Season’s readings: Winter’s Tale by Mark Helprin. A very modern fantasy set in a snowbound turn-of-the-century New York, this isn’t obviously. Winter’s Tale [Mark Helprin] on *FREE* shipping on qualifying offers. Now a major motion picture New York Times bestseller Utterly extraordinary. From the very first sequence here (a white milk-cart horse bounds over the newly- built Brooklyn Bridge in a bid for freedom), Helprin makes it.
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Paperbackpages. That perfect moment of clarity when a book reaches in and grabs your heart and soul and somehow becomes a part of you.
WINTER’S TALE by Mark Helprin | Kirkus Reviews
For hdlprin same reason, Helprin is drawn to the fuzzy side of nature, and devotes endless passages to fog, mists, clouds, snow. How can a street get crossed ‘in chimes’? Everything about it just tugs at your heartstrings. It did an excellent job of allowing the reader to lose themselves in its pages.
I look forward to reading it again – this time on a snowy day, as my sister recommended nelprin and reading those passages more closely and discovering new details. They mean nothing, and the way they are used and overused is so “high-brow American lit” as to be practically infantile.
Peter makes his way from Dickensian street urchin to mechanic to gang-member and burglar, to something grander. The book never shakes off its internal confusion and decides what it wants to be and where it wants to go, and ultimately fails to leave any mark.
To be fair, when Helprin isn’t waxing lyrical about 1 snow 2 justice 3 urban planning, the plot chugs along, the fantasy is enchanting, the jokes are funny, and the characters are delightfully anachronistic — and not just the ones who are quite literally time-jumpers. Feb 01, Brendan Monroe rated it did not like it Shelves: They are the plough.
It is written for people who like the sound of language in their head, who want to feel long streams of words washing over them. Mar 22, Oliviu Craznic rated it did not like it. It was just smooshed together and forced to get along For me, it went from surreal and magical, charming and quaint to full-on pretentious and then to plain, ol’ silly. The notion of justice also comes in for considerable attention.
One of my all-time favorite songs is “Solsbury Hill” by Peter Gabriel. Also, I used to own 5 copies of this book, and I currently known none.
In the end, or rather, as things really are, any event, no matter how small, is intimately and sensibly tied to all others. View all 25 comments.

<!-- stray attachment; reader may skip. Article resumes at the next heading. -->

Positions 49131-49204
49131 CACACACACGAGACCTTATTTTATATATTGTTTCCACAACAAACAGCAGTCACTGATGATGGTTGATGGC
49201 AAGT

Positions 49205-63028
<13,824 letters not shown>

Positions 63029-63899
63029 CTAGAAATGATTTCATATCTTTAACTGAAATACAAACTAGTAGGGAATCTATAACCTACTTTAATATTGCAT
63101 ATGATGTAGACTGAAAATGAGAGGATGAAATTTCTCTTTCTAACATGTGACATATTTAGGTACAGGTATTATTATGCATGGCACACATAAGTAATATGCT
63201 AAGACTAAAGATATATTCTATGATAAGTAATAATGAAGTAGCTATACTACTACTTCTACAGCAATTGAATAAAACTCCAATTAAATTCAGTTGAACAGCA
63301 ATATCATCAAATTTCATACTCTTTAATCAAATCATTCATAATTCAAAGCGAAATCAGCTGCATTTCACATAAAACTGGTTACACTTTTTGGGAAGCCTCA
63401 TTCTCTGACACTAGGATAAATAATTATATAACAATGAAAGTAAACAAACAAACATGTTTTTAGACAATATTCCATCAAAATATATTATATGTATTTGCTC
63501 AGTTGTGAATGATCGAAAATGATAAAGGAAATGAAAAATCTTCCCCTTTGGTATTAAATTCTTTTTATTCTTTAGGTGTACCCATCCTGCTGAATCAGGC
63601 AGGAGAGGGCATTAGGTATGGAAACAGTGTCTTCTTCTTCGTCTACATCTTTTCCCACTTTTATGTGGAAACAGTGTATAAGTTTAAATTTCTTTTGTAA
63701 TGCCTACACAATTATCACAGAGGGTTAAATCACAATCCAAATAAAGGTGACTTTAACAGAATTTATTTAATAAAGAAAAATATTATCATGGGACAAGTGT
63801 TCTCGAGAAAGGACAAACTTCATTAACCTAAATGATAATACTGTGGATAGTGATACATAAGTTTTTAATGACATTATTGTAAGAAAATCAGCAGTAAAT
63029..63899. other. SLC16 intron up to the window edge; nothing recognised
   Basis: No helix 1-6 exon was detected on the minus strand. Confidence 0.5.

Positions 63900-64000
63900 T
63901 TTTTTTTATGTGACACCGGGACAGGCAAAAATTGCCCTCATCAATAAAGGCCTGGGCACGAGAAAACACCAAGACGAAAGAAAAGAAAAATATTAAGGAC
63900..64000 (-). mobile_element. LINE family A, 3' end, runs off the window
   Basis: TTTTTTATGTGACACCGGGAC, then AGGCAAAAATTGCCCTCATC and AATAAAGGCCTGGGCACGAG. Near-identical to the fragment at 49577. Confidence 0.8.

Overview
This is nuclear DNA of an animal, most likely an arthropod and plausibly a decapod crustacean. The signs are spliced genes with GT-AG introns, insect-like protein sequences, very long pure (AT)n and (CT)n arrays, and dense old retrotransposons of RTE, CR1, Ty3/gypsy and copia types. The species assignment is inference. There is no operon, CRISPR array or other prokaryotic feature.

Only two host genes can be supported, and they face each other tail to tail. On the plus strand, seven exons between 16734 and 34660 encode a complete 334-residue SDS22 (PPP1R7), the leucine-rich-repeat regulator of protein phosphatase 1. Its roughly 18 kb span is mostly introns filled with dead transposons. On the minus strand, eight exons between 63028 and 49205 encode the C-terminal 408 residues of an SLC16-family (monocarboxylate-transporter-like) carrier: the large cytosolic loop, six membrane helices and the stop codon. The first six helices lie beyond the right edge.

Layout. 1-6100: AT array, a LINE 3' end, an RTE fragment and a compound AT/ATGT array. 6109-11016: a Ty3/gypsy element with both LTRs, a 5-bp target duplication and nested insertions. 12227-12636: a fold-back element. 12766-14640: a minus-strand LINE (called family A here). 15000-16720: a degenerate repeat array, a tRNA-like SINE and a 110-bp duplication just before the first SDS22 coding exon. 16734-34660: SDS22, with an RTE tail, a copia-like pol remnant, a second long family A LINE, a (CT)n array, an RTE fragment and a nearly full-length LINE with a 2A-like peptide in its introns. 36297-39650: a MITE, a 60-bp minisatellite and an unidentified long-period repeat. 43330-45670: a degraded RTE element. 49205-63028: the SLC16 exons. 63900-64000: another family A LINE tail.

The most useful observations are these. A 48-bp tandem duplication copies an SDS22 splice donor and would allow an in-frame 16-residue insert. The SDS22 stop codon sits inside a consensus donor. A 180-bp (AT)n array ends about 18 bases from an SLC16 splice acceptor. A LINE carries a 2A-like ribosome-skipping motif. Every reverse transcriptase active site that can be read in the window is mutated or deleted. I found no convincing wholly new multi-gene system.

Season’s readings: Winter’s Tale by Mark Helprin
There’s a magic salver, a rainbow-tech bridge; there are valiant, virtuous heroes and heroines. It follows an extraordinarily skilled grand larcenist named Peter Lake, who may or may not in fact be immortal, and through his experience, and the experience of an ever-widening web of those associated to him by degrees, builds a mythology of and for the city in which it is set.
And we have the magical, stuck-in-time-and-space Lake of the Coheres which is like a stepping stone from the last golden age to the turn of this past century and where wise women who love words live.
The visuals are often fabulous with many memorable images but it’s perhaps a novel of brilliant setpieces rather than one of compelling narrative drive and consistency. She makes things happen. Even as I grumbled about the author’s oblique prose and roundabout method of storytelling, I marveled at the sheer abundance of his descriptions and the daring of the narrative.
Here Helprin in a book, remember, published in presents the final days of and the dawn of the year Sometimes, on the street or sailing along in a fast skiff, he would witness the sun’s illumination of color that was given like almost everything else in New York a short and promiscuous embrace.
There’s a white horse. View all 8 comments. Beverly is eccentric, free spirited, and enigmatic.
I was irritated by the wholesale dismissal of non-central characters, but it seemed I was expected to believe in the city I am reluctant to call it New York because it is obviously not a real place and care what happened to it.
Lake also encounters an even more visionary individual: He soon makes a mortal enemy of their leader, Pearly Soames, and is constantly on the run from the gang. Despite all his adjectives and subordinate clauses, talr relentless ambiguity permeates Helprin’s New York.
By abandoning the constraints of storytelling, and seeking instead to infuse his narrative with the reverberations of scripture, Tle reaches wihter effects that perhaps no novel can achieve. She’s almost unearthly, and her love for Peter Lake is like an infinitely blazing star, or rather, a universe of infinitesimal blazing stars that are perpetually waltzing about to a piano He also harbors a view of criminality that is, to say the least, eccentric.
Peter Lake, a simple, uneducated man, because of a love that, at first he does not fully understand, is driven to stop time and bring back the dead. It gets intrusive at times. Stars shine brightly here as well, whether the actual universe of stars or their simulacra in a large chamber or a magical painting.